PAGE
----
existing Highway 1, has been proposed to accommodate the expected increase in traffic

to the Viet Nam ports. Projects that would rehabilitate Route 9 from Savannakhet to

Seno, and construct feeder roads, which would ensure improved access to markets and

social services for affected rural communities, have also been included in the DM. The

development of the Savannakhet airport for joint use with Thailand, and upgrading of

Phu Bai airport in Hue, Viet Nam have been proposed by the respective Governments.

In addition to the Da Nang and Mawlamyine ports, two additional sea ports in Viet Nam

are being considered to accommodate national and subregional demand.

1 Six volume of Preinvestment Study for the Mekong Subregion East West Economic Corridor

covering agro-industry, industry and industry zones, infrastructure, tourism, and trade and

investment with possible projects are also available.

GMS Flagship Initiative



In energy, Phase I of the GMS Regional Power Interconnection Project (Nam

Theun 2-Savannakhet-Roi Et) is expected to provide electricity to the EWEC areas. The

extension of rural electrification along Route 9 and distribution to 71 villages in six

districts has been recommended. Viet Nam recommended the inclusion in the EWEC

DM of oil and gas pipeline projects from the Chan May Port-Highway 1-Route 9 to Lao

PDR and Thailand for possible public-private sector financing, which would need prefeasibility

studies to determine their viability. While the status of provision of reliable

energy supply in the Myanmar section of the EWEC needs to be determined, a feasibility

study for a transmission line linking the Thai border town of Mae Sot to Thaton in

Myanmar has been included in the DM. In telecommunications, a project to improve

telecommunications services in the Myanmar section of the EWEC has been included in

the DM.

In tourism, a comprehensive tourism study has been recommended for the

EWEC that will cover areas to promote tourism in the EWEC as a single tourist

destination. The study will look into potential tourism infrastructure projects in the Lao

and Vietnamese sections of the EWEC, which have been identified by the respective

Governments and provisionally included in the DM.

In trade facilitation, seven projects have been included in the DM to support the

planned implementation of single-stop customs inspection at the EWEC border

crossings, which include electronic data interchange and standardization of trade

documents. The implementation of SSCI remains as a high priority initiative for the

EWEC. Viet Nam recommended the inclusion of road station in Dong Ha, the concept of

which is being promoted by the Japan Bank for International Cooperation.

In agriculture, projects on regularizing raw material supplies in from Lao PDR and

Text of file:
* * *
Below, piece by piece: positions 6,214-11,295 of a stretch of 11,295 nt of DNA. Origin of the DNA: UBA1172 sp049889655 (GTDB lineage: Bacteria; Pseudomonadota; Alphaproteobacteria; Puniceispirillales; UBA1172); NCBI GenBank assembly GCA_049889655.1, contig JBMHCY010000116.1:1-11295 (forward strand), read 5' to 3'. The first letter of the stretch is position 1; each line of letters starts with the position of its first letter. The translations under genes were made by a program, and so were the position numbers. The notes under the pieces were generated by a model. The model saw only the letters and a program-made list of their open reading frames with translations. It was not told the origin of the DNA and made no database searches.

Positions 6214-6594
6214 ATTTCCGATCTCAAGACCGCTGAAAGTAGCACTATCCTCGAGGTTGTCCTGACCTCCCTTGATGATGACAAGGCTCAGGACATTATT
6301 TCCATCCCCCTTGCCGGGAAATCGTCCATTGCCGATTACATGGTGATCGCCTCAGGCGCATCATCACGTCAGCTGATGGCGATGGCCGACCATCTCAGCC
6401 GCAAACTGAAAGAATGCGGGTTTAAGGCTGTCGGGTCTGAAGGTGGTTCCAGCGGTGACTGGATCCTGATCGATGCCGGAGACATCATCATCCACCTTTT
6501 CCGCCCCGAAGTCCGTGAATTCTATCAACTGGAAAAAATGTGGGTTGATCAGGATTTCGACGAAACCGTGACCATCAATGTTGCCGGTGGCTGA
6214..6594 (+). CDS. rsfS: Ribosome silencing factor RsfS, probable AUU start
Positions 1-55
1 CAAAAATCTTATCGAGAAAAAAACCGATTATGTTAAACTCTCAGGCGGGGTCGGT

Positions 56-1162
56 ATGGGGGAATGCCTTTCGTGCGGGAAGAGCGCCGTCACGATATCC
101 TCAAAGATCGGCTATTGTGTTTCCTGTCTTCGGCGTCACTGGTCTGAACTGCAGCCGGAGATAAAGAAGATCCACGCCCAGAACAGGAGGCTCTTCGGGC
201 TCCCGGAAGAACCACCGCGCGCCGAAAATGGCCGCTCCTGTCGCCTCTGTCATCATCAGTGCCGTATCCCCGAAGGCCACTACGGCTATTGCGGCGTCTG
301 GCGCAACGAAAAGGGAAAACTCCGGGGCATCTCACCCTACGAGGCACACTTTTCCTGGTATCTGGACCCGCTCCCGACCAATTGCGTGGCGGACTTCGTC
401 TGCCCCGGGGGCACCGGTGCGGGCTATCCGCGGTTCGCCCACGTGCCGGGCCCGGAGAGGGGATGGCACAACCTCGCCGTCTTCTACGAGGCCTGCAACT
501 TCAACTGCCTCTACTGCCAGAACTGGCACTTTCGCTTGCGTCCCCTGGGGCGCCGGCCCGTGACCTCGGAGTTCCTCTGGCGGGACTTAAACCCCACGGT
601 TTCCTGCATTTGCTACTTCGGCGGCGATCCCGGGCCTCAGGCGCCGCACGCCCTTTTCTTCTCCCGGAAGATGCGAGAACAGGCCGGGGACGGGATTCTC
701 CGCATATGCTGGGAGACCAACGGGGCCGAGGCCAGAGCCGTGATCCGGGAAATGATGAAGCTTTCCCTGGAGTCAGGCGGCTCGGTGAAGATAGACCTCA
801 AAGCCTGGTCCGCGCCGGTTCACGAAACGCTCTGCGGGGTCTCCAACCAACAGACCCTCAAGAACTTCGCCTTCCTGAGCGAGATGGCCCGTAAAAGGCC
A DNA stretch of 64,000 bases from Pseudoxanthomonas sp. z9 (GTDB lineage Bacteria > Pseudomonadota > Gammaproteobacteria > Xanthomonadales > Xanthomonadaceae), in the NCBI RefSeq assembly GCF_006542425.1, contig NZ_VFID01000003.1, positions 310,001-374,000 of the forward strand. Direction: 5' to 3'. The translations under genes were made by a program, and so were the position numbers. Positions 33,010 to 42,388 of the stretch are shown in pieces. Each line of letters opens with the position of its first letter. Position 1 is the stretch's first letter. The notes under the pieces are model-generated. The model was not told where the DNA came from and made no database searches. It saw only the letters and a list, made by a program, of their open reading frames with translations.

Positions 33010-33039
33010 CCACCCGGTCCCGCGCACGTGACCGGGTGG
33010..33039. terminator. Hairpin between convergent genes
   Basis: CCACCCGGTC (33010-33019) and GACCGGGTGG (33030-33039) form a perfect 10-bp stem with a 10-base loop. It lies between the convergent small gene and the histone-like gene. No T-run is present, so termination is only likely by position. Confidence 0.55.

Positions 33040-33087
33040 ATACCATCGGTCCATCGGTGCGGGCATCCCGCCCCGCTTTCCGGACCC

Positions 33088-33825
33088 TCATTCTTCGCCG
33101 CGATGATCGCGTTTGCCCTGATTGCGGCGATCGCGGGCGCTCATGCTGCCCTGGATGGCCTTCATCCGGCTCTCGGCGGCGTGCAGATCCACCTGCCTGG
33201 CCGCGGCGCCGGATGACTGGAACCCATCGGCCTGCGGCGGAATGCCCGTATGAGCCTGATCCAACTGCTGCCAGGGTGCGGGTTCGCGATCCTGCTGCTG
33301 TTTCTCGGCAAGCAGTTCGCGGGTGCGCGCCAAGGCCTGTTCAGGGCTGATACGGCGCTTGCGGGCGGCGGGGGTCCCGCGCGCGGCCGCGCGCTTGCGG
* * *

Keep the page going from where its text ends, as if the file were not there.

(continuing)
Myanmar for processing in Thailand have been recommended for inclusion in the EWEC

DM2. A project on fish processing in Mawlamyine, Myanmar has likewise been included.

The establishment of industrial estates and special economic zones has been

proposed to promote private investment in the EWEC, specifically, in Myawaddy in

Myanmar, Mae Sot and Mukdahan in Thailand, Savan-Seno and Dansavanh in Lao

PDR, Lao Bao, Lien Chieu and Hoa Khanh, and Phu Bai. A study on harmonizing

industrial zone management policies and rationalizing industrial zones has been

recommended to be undertaken, and will be complemented by Thailand’s offer of

sharing best practices for industrial estate development.

Sequencing Priorities

A specific sequencing and prioritization strategy for all the project components

needs to be formulated and agreed upon by the four participating governments. The

eastern section of the East-West Corridor transport infrastructure is scheduled to be

completed by 2006/07. The implementation period for other infrastructure components,

notably, the Mawlamyine Port and the industrial estates development, is not yet firm.

The cross-border land transport facilitation agreement, including its annexes and

protocols, is expected to be final and complete by 2005, and implemented by 2007/08.

Project Financing

2 Myanmar has expressed reservations about the inclusion of the project in the DM.

GMS Flagship Initiative



Estimated total cost of all the projects and initiatives under the EWEC is US$2.5

billion. Of this amount, an estimated US$1.2 billion worth of financing has been

identified, mostly related to the ADB tentative investment pipeline, and some committed

funds from the governments concerned. There appears to be a financing gap of US$1.4

billion, for which financing may be sought.

Several major potential sources of funding have been identified for the various

proposals: (i) government, (ii) multilateral development agencies and international

lending agencies, (iii) foreign and local direct private investment, (iv) international private

equity funds, and (v) international and domestic capital markets. Public sector funds will

play a key role in project financing, given the nature of the project components for the

East-West Economic Corridor, particularly in the early stages of project development.

The four participating governments will have to shoulder a significant share of

project development costs. This is especially the case with policy and program

formulation and implementation, and institutional development. In several cases,

implementation of various programs and institutions will require multicountry support,

and cost-sharing will have to be established on a case-by-case basis, in line with

anticipated benefits.